‘Nervous’ taxi industry weary of being exploited with new technology

2019-10-01 21:06

At the inaugural Smarter Mobility Africa summit in Tshwane on Tuesday, delegates were treated to a vast explosion of information on what the future of transportation will look like.

From big car brands talking up their environmentally-friendly future and how they will reduce their carbon footprint, to what government is doing to enhance communication and facilitation in the space, to what other African countries have adopted and why electric mobility is important, delegates could be forgiven for nipping out after lunch to try and soak it all in.

Unfortunately, those that did missed one of the highlights of the event – how the largest commuter of people, the taxi industry, feels about these innovations and technology.

“True solutions [to problems faced by the taxi industry] from the corporate sector have been far and few, if any. It’s all been exploitative,” Vuyisile Majola of Santaco said.

“It’s like giving cheese to a hungry person who is looking for bread. It might be nicer but not wholesome.”

Majola said the taxi industry was very nervous about these new technologies and innovations because of all the failed solutions, broken promises and assumptions that they have experienced in the past.

“Mostly it’s the exploitation [of the industry]. You are promising people better financial products, easier access to new vehicles and more robust rank spaces, but the industry does not believe that anymore, because for so long people have come and promised and then turned around and walked away with some R2 billion, and left the taxi industry with nothing,” Majola said.

Despite these challenges and failed initiatives, Majola believes the industry is craving new technology mainly because it craves growth.

“You interpret growth by how efficient you do things and efficiency translates to technology.”

But she was adamant that these solutions needed to come from the industry itself and not from outside.

“There is this big white board in the taxi industry and we are writing it.”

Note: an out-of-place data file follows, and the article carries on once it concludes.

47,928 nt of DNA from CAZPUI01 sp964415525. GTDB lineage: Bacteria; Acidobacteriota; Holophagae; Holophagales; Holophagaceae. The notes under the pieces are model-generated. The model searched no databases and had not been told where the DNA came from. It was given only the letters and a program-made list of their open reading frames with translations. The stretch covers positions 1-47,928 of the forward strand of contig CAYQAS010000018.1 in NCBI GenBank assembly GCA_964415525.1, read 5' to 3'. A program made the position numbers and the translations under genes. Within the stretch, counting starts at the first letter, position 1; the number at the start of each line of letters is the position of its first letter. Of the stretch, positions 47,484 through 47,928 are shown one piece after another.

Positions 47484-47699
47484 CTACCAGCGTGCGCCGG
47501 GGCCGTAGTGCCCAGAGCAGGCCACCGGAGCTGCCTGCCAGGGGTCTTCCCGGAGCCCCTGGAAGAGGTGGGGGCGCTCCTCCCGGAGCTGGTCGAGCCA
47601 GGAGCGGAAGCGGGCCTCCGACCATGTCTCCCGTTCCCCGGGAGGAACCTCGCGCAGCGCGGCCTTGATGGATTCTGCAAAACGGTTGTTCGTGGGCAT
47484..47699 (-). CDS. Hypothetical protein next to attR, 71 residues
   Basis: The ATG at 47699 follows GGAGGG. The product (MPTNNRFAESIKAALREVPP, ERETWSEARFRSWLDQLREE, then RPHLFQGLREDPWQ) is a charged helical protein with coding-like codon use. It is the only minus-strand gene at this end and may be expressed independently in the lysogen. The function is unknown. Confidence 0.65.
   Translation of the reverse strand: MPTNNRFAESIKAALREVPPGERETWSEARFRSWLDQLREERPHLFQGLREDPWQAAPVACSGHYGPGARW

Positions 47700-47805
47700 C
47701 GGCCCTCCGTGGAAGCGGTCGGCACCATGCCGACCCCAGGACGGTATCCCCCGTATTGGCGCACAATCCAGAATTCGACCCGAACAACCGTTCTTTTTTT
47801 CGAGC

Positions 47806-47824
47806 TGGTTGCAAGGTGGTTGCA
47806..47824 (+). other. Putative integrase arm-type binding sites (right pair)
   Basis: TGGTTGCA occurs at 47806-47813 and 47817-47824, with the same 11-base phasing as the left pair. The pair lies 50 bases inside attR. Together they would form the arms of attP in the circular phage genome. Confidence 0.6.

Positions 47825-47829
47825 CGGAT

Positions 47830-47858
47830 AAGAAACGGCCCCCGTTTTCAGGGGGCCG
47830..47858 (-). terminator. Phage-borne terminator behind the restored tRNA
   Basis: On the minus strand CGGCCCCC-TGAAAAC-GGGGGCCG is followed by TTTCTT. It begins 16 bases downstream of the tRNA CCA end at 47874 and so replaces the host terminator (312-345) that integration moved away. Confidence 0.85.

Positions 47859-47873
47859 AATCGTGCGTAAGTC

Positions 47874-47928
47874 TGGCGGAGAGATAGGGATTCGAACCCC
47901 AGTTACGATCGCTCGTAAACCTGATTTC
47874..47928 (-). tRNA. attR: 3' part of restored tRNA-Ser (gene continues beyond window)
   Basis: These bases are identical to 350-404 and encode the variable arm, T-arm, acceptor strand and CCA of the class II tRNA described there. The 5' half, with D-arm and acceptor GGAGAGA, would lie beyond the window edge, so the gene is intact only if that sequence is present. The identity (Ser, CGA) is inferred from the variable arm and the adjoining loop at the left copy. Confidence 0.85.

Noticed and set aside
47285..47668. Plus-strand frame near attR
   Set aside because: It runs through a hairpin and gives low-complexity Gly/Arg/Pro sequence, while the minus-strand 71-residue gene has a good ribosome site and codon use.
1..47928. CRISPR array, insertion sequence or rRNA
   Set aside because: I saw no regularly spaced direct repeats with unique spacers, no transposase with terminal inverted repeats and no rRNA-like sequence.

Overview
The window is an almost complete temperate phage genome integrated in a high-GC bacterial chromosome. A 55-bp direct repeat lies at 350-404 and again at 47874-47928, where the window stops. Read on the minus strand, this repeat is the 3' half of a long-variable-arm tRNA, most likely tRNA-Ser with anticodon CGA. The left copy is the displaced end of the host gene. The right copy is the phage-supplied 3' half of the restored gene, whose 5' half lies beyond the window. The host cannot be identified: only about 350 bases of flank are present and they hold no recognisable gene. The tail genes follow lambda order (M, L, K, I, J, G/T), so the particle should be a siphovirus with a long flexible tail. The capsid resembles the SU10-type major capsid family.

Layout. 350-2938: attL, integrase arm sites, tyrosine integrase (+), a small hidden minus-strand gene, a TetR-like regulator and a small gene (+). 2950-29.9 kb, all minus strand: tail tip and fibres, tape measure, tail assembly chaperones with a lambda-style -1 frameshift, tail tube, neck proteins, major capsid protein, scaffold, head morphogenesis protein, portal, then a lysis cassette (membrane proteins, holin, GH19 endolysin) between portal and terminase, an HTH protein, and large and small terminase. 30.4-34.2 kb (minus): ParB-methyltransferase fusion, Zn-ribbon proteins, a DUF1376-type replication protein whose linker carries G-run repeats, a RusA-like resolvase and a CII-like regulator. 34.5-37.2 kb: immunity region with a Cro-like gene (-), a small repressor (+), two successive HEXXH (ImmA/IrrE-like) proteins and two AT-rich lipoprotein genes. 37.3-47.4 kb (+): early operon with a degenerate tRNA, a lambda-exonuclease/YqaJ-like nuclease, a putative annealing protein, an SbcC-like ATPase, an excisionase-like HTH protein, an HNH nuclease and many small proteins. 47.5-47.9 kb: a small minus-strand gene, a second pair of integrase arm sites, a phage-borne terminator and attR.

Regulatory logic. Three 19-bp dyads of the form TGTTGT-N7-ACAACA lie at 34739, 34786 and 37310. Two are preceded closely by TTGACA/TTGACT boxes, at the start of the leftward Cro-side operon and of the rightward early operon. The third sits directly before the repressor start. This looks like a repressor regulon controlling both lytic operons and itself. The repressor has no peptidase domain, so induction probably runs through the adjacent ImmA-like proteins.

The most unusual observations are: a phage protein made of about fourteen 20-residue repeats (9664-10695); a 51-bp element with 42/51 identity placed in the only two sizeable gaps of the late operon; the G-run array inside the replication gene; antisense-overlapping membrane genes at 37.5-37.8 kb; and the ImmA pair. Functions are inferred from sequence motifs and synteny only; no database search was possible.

On the only diverse panel of the summit so far, Majola, Cindy Smith of Hala Motors, Shaun Mhlanga of the Council for Scientific and Industrial Research, Yandisa Sokhanyile of Konecta and Natalie Baartjies of MTN looked at some of the challenges facing the taxi industry who – until now it seems – has been hesitant to engage with big corporate companies and anyone trying to disrupt the industry.

“Whatever innovations that we talk about must not focus on the [commuter] only but the driver as well, because these are the key stakeholders,” Sokhanyile says.

Smith, whose company is in the process of creating the first African electric taxi, emphasised the importance of collaboration in looking at making the trip more comfortable “and how people can utilise their time in a taxi more effectively”.

Mhlanga spoke about how formalising the taxi industry would help the fragmented industry speak with a coherent voice and help policy decisions.

Baartjies focused on mobile money and how solutions need to be developed “not for smartphones, but for entry-level phones too”.

Majola said the taxi industry was looking at a demand-based model to combat inefficiencies, while also establishing a training academy for drivers and for conductors “who plan all the routes and know each and every taxi, but he’s holding only a matchbox”.

While there was agreement that the public transportation system would be the best sector to target for electric vehicles, there was no consensus on how this should be done.

Ultimately, communication with the taxi industry needs to be better “because all the solutions proposed were built as a solution for the industry and not by the industry”, Majola says.

Muhammad Hussain
City Press
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May 31 2020